HMS Copinsay (T 147)
MS Trawler of the Isles class
|Navy||The Royal Navy|
|Built by||Cochrane & Sons Shipbuilders Ltd. (Selby, U.K.) : Amos & Smith|
|Ordered||27 May 1940|
|Laid down||7 Aug 1940|
|Launched||2 Dec 1940|
|Commissioned||26 Apr 1941|
|History||Sold in June 1946.|
Commands listed for HMS Copinsay (T 147)
Please note that we're still working on this section
and that we only list Commanding Officers for the duration of the Second World War.
|1||Skr. Edward Robert Harris, RNR||8 Apr 1941||Oct 1942|
|2||Skr. Jock Alan MacTean, RNR||Oct 1942||mid 1944|
|3||T/Skr. Bertie Ernest Brown, RNR||mid 1944|
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Notable events involving Copinsay include:
11 Feb 1944
Convoy SL 149.
This convoy departed Freetown on 11 February 1944.
On departure from Freetown the convoy was made up of the following merchant vessels; Ann Stathatos (Greek, 5685 GRT , built 1918), Baron Fairlie (British, 6706 GRT, built 1925), Bosphorus (Norwegian, 2111 GRT, built 1934), Dan-Y-Bryn (British, 5117 GRT, built 1940), Empire Farmer (British, 7049 GRT, built 1943), Empire Lightning (British, 6942 GRT, built 1940), Flimston (British, 4674 GRT, built 1925), Fort Charnisay (British, 7133 GRT, built 1943), Fort Yale (British, 7132 GRT, built 1942), Kong Haakon VII (Norwegian, 7073 GRT, built 1942), Mary Kingsley (British, 5021 GRT, built 1930), Middlesex Trader (British, 7421GRT, built 1942), Nicolaou Virginia (Greek, 6869 GRT, built 1920), Olaf Bergh (Norwegian, 5811 GRT, built 1921), Ragnhildsholm (Swedish, 2818 GRT, built 1929), Riley (British, 4993 GRT, built 1936), St. Clears (British, 4312 GRT, built 1936), Tynebank (British, 4651 GRT, built 1922), William Hawkins (American, 7177 GRT, built 1942) and Zarembo (American, 4957 GRT, built 1919).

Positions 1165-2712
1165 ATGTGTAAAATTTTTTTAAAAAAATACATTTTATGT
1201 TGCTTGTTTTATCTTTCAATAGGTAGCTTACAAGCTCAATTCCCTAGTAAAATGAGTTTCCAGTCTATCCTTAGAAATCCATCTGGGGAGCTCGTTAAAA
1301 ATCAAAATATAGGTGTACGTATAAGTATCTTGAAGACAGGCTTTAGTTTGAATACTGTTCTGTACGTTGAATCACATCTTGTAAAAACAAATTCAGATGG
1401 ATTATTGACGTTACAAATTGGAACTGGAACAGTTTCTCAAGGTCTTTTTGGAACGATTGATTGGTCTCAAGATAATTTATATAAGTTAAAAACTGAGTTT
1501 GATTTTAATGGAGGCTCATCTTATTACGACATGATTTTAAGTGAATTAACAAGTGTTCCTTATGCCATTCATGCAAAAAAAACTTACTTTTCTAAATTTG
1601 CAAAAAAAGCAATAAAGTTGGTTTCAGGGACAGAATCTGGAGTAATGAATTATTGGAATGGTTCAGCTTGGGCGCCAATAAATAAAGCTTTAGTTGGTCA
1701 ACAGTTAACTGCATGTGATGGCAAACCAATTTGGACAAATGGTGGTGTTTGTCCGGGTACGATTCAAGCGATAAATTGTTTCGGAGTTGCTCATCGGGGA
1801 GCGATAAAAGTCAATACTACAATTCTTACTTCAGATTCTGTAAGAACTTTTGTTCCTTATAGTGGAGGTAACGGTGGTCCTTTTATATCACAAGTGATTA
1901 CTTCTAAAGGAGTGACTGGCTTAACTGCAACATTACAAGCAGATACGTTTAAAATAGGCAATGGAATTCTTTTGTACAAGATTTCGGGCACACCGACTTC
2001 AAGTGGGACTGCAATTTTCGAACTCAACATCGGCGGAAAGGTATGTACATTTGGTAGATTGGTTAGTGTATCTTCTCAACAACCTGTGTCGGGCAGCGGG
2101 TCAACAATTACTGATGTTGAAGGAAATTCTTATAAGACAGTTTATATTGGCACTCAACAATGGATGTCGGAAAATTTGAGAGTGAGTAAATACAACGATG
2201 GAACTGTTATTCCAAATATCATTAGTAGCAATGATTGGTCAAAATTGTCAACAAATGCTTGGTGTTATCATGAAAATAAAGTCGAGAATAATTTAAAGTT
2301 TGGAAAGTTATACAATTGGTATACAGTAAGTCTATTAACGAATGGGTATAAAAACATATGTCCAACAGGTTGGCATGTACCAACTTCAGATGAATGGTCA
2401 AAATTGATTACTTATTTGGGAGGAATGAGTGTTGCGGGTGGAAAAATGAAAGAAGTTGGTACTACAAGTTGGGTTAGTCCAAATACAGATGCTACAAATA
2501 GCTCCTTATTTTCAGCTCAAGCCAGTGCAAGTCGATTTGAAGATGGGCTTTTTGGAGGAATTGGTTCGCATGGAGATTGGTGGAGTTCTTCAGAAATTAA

On departure from Freetown the convoy was escorted by the sloops HMS Leith (Lt.Cdr.(Retd.) A.W. Preston, RN), HMS Sandwich (T/A/Lt.Cdr. A.J. Clemence, RNR), corvette HMS Anchusa (T/Lt. R.A. Baker, RNVR) and the patrol vessels HMS Kildwick (T/Lt. P. Pannell, RNVR) and HMS Kilkenzie (T/Lt. B.C. Sheen, RNVR). The A/S trawler HMS Yestor (T/Lt. H. Sidmouth-Willing, DSC, RNVR) and the M/S trawler HMS Copinsay (Skr. J.A. MacTean, RNR) were with the convoy of the day of the convoys departure only.
On 14 February 1944, the merchant vessels Bactria (British, 2407 GRT, built 1928), Canada (French, 9684 GRT, built 1912), Danae II (British, 2660 GRT, built 1936), Fort Archambault (French, 5549 GRT, built 1918) and the coastal transport RHS APc-75 (?) departed Dakar to join the convoy. With them was the minesweeping sloop Gazelle which also joined the convoy.
At some point, presumably not too long after departure from Freetown, the William Hawkins and Zarembo were detached to Trinidad.
On 15 February 1944, the Olaf Bergh arrived at Dakar after having been detached from the convoy.
Also on 15 February 1944, HMS Kildwick and HMS Kilkenzie arrived at Freetown after having been detached from the convoy the previous day.
On 21 February 1944, the mechant vessel Empire Tana (British, 6148 GRT, built 1923) departed Casablanca to join the convoy which she did the following day. She was escorted by the patrol vessels USS PC-475 (Lt. W.W. Devine, Jr., USNR) and USS PC-481 (Lt. D.W. Hunter, USNR).
On 22 February 1944, the Canada and the Fort Archambault were detached to Casablanca with the Gazelle, USS PC-475 and USS PC-481. They arrived at Casablanca on 23 February 1944.
On 22 February 1944, the convoy merged with convoy MKS 40(G) coming from the Mediterranean.